January 9, 2014 8:45 AM
Then a high school student in Baton Rouge, La., Runnels started researching girls’ issues around the world, and wanted to tell their stories. Her research inspired her to create a short film, It Only Takes a Girl, describing the injustices girls face around the world, including bride burnings, child marriage and female genital mutilation. At first, she shared her video with friends and family, but her work soon went viral.
“To my surprise, a lot of people started sharing the link on Facebook, and after a couple hundred views I decided to make the video public.”
After a week, the viewership had climbed to 100,000, and today the video has more than 400,000 views.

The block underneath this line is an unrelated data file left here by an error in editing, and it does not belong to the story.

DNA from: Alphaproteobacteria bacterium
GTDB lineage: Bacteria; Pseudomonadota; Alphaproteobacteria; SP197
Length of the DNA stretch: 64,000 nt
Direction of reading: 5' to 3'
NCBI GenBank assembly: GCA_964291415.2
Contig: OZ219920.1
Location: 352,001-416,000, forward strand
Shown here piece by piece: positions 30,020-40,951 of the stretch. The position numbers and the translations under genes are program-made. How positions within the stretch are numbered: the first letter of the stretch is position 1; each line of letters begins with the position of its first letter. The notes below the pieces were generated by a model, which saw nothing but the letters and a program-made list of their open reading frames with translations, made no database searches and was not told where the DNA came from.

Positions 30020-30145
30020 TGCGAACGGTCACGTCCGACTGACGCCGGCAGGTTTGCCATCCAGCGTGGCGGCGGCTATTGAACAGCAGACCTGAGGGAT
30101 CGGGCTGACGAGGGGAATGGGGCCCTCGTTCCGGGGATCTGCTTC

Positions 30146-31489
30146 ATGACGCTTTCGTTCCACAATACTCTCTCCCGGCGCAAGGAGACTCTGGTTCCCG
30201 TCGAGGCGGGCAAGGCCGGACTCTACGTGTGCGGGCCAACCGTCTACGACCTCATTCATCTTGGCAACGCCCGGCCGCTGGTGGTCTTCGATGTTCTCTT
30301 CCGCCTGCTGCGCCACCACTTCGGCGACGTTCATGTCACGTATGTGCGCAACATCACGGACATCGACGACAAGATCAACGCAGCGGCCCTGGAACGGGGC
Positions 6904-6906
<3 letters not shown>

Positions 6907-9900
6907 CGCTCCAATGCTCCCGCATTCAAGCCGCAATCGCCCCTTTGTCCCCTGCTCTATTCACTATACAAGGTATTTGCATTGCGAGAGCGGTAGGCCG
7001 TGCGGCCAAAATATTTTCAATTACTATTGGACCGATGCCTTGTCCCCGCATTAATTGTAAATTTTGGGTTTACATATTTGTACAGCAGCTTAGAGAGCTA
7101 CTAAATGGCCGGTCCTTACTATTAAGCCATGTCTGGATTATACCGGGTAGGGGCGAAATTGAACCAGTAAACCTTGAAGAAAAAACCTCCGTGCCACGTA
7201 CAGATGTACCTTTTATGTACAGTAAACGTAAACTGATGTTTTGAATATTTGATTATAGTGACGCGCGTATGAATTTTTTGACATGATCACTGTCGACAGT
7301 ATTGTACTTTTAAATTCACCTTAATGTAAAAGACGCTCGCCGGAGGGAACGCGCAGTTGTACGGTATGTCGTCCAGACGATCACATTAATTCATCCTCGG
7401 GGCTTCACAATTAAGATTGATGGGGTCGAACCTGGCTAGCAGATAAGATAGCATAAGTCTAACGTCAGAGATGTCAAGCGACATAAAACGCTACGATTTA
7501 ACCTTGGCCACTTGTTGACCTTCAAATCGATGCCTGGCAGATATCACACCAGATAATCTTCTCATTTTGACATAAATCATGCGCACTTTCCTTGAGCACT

Runnels’ film was part of her application for the John Hainkel scholarship at Tulane University, which fully funds her expenses. Since enrolling, she has made her mark on campus, becoming part of the 2016 class of Newcomb Scholars.
Thanks to funding from the Newcomb College Institute, she was able to intern in New York with 10x10, the production house behind the film Girl Rising, a documentary that tells the stories of girls from around the globe.
“Seeing how passionate all of the women in the office were was a huge inspiration to me. Their work showed me that with enough effort and determination, change really is possible.”
Runnels’ outreach continues. She is coordinating an on-campus screening of Girl Rising in March, co-sponsored by Tulane University Campus Programming, the Center for Engaged Learning and Teaching and the Newcomb College Institute.
Aidan Smith is external affairs officer for the Newcomb College Institute.
Tulane University, New Orleans, LA 70118 504-865-5000 email@example.com